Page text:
FavoriteLoadingSave to briefcase | Rating: | By (2012)

  • PrintEmail Link
  • Viewed 1,058 times | Saved to 566 briefcases
Ezokola v Canada (Citizenship and Immigration), 2011 FCA 224 (Link)


** E was appointed by MDC foreign Minister to UN position in the transitional gov't in 2004, until 2008
*** Was responsible for representing DRC at economic/financial and administrative/budgetary committees; at ECOSOC (where he attended conferences)
*** Was acting charge d’affaires at 2 points in 2007, and spoke before the UNSC in this capacity regarding natural resources and conflict in the DRC
** Claimed that in Kabila/Bemba election he was harassed and threatened because of his ethnicity and support of Bemba--- was visited by intelligence agents
*** Said his resignation letter would be treated as treason
** Fled to Canada in 2008 and claimed refugee status for him, wife and 8 kids
** Panel found him excluded by under s. 98 IRPA, which says not a refugee/protected person if are a person in art 4 E or F of Refugee Convention
*** Found that DRC gov't had committed crimes against humanity
*** Found E complicit in those crimes
** FC judicial review found that his association was not close enough and determined that just by virtue of being a civil servant in a gov't that commits crimes against humanity does not necessarily implicate the claimant


1. For the purposes of exclusion pursuant to para 1Fa) of the Convention, can complicity by association in crimes against humanity be established by the fact that the refugee claimant was a senior public servant in a gov't that committed such crimes, along with the fact that the refugee claimant was aware of these crimes and remained in his position without denouncing them?

2. Is ‘personal knowledge and awareness’ or ‘personal knowledge and participation’ the correct test?


A senior official who remains in his/her position without protest and continuing to defend the interests of their gov't while being aware of the crimes committed by this gov't may demonstrate ‘personal knowledge and participation’ in these crimes and be complicit with the gov't in their commission.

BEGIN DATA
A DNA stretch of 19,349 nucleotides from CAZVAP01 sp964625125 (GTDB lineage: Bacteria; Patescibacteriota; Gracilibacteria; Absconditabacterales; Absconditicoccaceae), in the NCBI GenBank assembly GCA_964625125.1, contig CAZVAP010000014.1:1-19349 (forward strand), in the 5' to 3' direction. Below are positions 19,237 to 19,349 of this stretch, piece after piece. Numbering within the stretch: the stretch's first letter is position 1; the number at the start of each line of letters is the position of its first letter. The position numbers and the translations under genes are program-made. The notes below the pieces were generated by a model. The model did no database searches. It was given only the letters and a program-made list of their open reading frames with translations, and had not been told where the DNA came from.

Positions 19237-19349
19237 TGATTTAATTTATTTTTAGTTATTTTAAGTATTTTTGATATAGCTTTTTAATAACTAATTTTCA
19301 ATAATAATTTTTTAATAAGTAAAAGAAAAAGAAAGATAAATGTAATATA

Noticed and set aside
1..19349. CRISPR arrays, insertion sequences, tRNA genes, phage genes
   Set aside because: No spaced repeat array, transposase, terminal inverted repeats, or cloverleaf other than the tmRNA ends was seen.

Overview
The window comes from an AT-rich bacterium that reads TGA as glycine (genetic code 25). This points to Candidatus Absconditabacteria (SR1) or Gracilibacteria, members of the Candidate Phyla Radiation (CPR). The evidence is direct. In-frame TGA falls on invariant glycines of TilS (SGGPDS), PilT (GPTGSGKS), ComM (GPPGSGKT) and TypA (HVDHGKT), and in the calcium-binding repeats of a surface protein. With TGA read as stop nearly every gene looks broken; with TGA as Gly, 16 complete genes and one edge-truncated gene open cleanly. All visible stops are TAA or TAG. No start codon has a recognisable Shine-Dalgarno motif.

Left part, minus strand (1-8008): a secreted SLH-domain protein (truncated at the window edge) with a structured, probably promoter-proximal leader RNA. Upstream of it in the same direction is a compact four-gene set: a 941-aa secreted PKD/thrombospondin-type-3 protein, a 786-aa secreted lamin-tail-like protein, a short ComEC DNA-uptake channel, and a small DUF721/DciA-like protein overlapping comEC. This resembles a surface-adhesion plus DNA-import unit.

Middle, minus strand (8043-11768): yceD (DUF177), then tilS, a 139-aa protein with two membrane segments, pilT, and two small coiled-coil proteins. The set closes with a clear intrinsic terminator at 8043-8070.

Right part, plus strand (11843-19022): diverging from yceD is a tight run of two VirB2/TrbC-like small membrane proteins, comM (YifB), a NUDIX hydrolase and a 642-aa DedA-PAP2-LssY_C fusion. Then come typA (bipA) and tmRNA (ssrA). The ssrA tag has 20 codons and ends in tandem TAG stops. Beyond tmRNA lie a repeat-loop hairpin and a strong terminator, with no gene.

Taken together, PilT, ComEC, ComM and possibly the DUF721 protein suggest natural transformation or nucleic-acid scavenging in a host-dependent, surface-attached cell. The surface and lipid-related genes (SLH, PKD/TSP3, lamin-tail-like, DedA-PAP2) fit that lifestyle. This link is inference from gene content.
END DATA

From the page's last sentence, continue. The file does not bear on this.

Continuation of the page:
FC judge was too narrow in applying the test of personal participation [para 57]
** not required to carry the crimes out personally, or facilitate them

According to FC jurisprudence remaining in one’s position while being fully cognizant of the crimes being committed by the gov't has not been ruled out as a sufficient basis for exclusion

The ‘personal participation’ required depends on the existence of a shared common purpose with the gov't --- *did not expand on what this means, probably because the concept is from criminal law: would you apply s.21(2) to determining common intent?*
** “In Sivakumar I, Linden J.A. not only reiterates the "personal and knowing participation" test established in Ramirez, but adds the following with respect to complicity by association (p. 442): ... association with a person or organization responsible for international crimes may constitute complicity if there is personal and knowing participation or toleration of the crimes... .”
** recognizes that complicity for the purposes of Article 1F(a) of the Convention is a broad concept that is not limited to physical participation in crimes or the exercise of effective control over their commission. [para 54]

Minister has onus to establish, on a standard of “serious reasons for considering” (i.e. less than balance of probabilities: Ramirez and Sivakumar 1), the participation of the claimant in the gov't’s crimes [para 71]


Appeal by Minister allowed, decision sent back to Panel to determine if E was complicit in the crimes, using the ‘participation’ test

Leave a Comment

You must be logged in to participate.

This document is a general discussion of certain legal and related issues and must not be relied upon as legal advice. This document may not have been written or reviewed by a legal practitioner. For more information, please see the website Terms of Service.